The blob vanished. An instant later, so did the two aliens.

Their ship remained.


“Yes, son?”

“They left the door open!”

“I see that.” Harry belched again. Now he could hear sirens along with the thump of helicopter blades. Blurry spotlights burned through the thick foggy night sky.




Harry turned to Spark. “Dog! Got a challenge for you.”

“Challenge, Master? Good! Challenge! Command me!”

“There’s a case of twenty-four in the trailer. Collect it up and deliver it back here. You’ve got two minutes, tops.”

The robotic dog bolted down the nearest aisle.

Harry smiled down at his boy. “Well now, it ain’t stealing, is it?”

“No! It ain’t!”

“Besides, from what that blob said, there’s a whole fuckin’ fleet of these things up in orbit right now, so it’s not like this one’s anything special, right?”

He watched his boy run toward the hovering ship. A ramp materialized from the open doorway. In a flash the boy was up it, vanishing inside.

There was the sharp crack of locks being blown at the dump gate. Growling under his breath, Harry lumbered forward. “Fuck that dog!” he muttered, taking his first step onto the glowing ramp.


Spark rejoined him, the case of twenty-four stuck onto its shoulder as if glued there.

“Nice one!” Harry said. “Release static hold—there, good going, I got it now. Let’s go, Spark!”

“Space!” cried the robotic dog. “Kill!”

Pulling free a can of brew, Harry popped its top and drank deep. He could hear cars in the yard now, and flashing lights lit the muggy sky above the nearest mounds. Reaching the top of the ramp, Harry stepped into a small oval-shaped room. “Ramp up,” he tried.

The ramp vanished.

Grinning, Harry drank down another mouthful and then said, “Door close.”

The door closed.

Spark was dancing in circles. “Kill command! Kill command!”

The ship hummed, and from outside sounded numerous explosions. The sirens stopped.

Harry stared down at the guard dog. He belched again. “Aw, shit, now you’ve done it. Never mind. Let’s go find the boy, shall we? We got us a galaxy to explore!”

From some hidden speaker, his son’s voice piped, “Dad! Found the bridge! It’s all voice-command!”

“Well then,” Harry said, as a door opened in the wall in front of him, revealing a corridor, “take her up, boy! Take her up!”

He found his son seated in a perfectly scaled command chair on a raised dais in the center of an oval chamber he assumed was the bridge. A giant viewscreen commanded the facing wall. Other stations lined the walls to either side, with strangely shaped seats in front of each one.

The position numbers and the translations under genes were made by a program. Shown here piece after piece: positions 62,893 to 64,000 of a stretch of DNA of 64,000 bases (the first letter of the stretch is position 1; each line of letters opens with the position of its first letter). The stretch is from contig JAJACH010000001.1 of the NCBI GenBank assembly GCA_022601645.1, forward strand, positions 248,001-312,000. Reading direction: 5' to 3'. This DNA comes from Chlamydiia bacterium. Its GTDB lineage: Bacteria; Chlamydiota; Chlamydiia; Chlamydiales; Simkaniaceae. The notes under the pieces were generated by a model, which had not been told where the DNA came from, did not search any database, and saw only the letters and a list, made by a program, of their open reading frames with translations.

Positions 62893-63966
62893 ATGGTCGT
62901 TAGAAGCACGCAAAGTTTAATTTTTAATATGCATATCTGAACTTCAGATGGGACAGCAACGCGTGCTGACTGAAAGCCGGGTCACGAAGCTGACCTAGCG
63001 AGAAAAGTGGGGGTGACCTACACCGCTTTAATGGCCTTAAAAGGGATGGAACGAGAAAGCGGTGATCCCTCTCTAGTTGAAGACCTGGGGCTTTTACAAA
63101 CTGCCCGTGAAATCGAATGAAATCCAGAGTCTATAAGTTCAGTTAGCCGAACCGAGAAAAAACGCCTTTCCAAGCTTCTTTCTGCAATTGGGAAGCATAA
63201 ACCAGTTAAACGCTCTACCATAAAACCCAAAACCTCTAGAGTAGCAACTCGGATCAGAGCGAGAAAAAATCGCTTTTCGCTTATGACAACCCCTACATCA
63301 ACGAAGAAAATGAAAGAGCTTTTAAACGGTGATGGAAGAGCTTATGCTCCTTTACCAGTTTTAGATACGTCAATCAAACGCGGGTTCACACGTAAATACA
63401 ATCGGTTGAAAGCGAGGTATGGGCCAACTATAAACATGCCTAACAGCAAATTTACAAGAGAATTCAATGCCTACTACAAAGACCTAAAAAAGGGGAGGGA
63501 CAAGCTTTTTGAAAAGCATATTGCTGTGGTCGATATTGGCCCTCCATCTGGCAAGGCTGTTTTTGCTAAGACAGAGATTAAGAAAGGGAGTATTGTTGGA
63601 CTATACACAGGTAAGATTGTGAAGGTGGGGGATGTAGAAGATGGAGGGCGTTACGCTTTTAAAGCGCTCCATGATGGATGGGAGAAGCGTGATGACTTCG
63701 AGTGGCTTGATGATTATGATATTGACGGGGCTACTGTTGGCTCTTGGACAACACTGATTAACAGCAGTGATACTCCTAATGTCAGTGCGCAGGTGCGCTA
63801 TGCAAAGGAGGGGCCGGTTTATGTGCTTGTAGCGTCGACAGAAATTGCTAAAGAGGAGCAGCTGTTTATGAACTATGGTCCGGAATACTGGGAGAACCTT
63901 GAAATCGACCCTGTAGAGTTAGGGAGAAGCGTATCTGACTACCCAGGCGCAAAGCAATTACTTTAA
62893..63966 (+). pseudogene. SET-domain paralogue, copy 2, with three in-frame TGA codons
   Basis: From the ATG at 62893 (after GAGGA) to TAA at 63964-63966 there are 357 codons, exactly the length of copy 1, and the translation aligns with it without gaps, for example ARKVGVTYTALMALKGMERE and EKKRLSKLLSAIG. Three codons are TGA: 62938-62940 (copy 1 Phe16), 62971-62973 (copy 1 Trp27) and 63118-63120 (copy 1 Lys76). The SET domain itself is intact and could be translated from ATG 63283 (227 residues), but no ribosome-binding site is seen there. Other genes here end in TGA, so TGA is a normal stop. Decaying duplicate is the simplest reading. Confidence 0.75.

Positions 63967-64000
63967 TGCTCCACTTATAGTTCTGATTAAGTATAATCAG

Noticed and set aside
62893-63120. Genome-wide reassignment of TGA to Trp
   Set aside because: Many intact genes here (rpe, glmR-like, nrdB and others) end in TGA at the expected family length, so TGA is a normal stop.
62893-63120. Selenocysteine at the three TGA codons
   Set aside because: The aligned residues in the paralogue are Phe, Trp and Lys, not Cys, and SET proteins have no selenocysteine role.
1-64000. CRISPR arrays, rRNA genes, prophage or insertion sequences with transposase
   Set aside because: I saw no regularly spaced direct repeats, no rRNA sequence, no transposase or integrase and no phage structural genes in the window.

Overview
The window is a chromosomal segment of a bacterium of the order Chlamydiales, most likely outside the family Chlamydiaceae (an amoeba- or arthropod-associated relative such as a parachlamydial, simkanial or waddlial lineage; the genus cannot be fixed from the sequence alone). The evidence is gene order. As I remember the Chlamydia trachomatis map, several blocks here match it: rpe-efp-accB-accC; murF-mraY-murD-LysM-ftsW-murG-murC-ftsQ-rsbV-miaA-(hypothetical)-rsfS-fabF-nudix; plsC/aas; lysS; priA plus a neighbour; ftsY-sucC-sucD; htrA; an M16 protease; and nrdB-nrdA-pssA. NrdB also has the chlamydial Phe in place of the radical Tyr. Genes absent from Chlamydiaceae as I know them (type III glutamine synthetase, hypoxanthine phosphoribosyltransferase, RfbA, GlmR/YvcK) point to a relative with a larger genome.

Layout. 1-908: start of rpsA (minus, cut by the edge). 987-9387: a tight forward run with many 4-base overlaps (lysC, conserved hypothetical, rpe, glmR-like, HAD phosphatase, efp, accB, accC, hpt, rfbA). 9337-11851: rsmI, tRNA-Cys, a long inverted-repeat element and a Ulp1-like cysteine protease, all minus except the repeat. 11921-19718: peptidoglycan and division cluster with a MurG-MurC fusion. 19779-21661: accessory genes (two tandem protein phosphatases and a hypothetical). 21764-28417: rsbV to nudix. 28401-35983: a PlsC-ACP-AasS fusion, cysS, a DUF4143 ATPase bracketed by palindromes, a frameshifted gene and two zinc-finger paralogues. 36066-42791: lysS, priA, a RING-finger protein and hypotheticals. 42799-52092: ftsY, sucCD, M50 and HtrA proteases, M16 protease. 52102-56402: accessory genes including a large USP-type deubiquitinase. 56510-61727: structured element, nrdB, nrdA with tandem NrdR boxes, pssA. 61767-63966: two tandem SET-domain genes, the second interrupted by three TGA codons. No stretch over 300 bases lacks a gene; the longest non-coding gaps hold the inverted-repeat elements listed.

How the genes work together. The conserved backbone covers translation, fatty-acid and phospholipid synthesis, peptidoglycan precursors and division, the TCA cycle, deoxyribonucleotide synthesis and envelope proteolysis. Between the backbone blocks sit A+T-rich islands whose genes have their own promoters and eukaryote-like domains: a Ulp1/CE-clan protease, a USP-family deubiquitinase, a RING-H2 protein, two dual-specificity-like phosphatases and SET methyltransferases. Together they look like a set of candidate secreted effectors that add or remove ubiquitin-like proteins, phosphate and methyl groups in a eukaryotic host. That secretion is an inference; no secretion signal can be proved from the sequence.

On the screen, the steamy clouds were fast thinning as the ship climbed through the atmosphere. Even as Harry paused to watch, the last wisps shredded away and the deep blue of space spread out before them. They climbed free of the atmosphere and slipped out into the dark.

Lit by the sun, the alien fleet filled the viewscreen.

“Dad! There must be thousands!”

“And it ain’t even Christmas,” said Harry, plucking out another can and tossing it to his boy. “How did you find a proper chair?”

“They just reconfigure.”

“So if I wanted, say, this one to be an easy chair—ah, beauty.” He sat down opposite a station of some kind, even though he could see no switches, toggles, screens, or anything else. Swiveling the chair and leaning back, with Spark curling at his feet, Harry stared at the swarm of huge spaceships glittering like diamonds against the black velvet of space. “Listen, boy, got some advice here—”

“It’s okay, Dad. I hated that school anyway.”

“What’s that?”

“Besides.” The boy raised his left arm and turned it to show off the slim watch wrapped round the wrist. “I brought my media library. Best SF films and television of the twentieth century!”

“Smart man. So you figured it out, eh?”

The boy waved at the screen. “The human race just got its ass saved.”

“But right now,” Harry said, tossing his empty can to the floor, where it was instantly swallowed up, “everything out there is virgin territory. It’s our only chance, boy, to see how it all is, before us humans pour out like roaches from an oven.”

“A real education!”

“You got it. Better yet, no fucking taxes! Of course,” he added, pulling out another beer, “in a few years we’ll have to swing back, find you a girl.”

“A girl?”

“Trust me, boy. You’ll want one. And then, off we go again! Three of us to the stars!”

“They’ll come after us, Dad. Government! Space Cops! Tax Men! The girl’s parents!”

“We got us a whole galaxy to hide in,” Harry said, stretching his legs out. “Now, let’s see if we can order us up some Southern fried chicken.” He faced the panel and frowned. “Give me a button,” he said. “Any button.”

A single red toggle appeared, blinking.

“Well now, that’s interesting. What do you think? Food replicator? Sure, why not? Southern fried chicken, please.” He reached out and flipped the toggle. The red light burned bright for a moment, and then went out.



“I just brought us around to look at Earth.”

“Where the hell’s my chicken?”

“All the lights went out.”

Harry twisted round in his seat and studied the planet now on the viewscreen. “So they did. Analysis, boy?”

“Uhm, electromagnetic pulse?”

“I’d say so. Big one, too. The whole frickin’ planet’s gone dark. Well, hey, that gives us a bit more time, I’d say.” He finished his beer and collected another one. “Thank God we ditched jet engines for blimps, or it’d be serious crash and burn down there. There’s one good thing coming from running out of oil, hey?”

“We need to set a course, Dad.”

“Hmm, you’re right. Okay, take us to Mars. I always wanted a better look at Mars. Besides, there’s the wreckage of the Beagle that needs finding. Who knows, could be we can fix it up.” He nudged Spark with one foot. “Dog, what do you think? You want a friend?”

The robot lifted its head, tail slapping the floor. “Friend?”


“Beagle? Beagle friend!”

“Just think,” Harry said, “first shot from the Beagle beamed back to that British Mission Control, will be the butt of another robot dog.”

Father and son laughed.

They laughed all the way to Mars.


Excerpted from Willful Child © Steven Erikson, 2014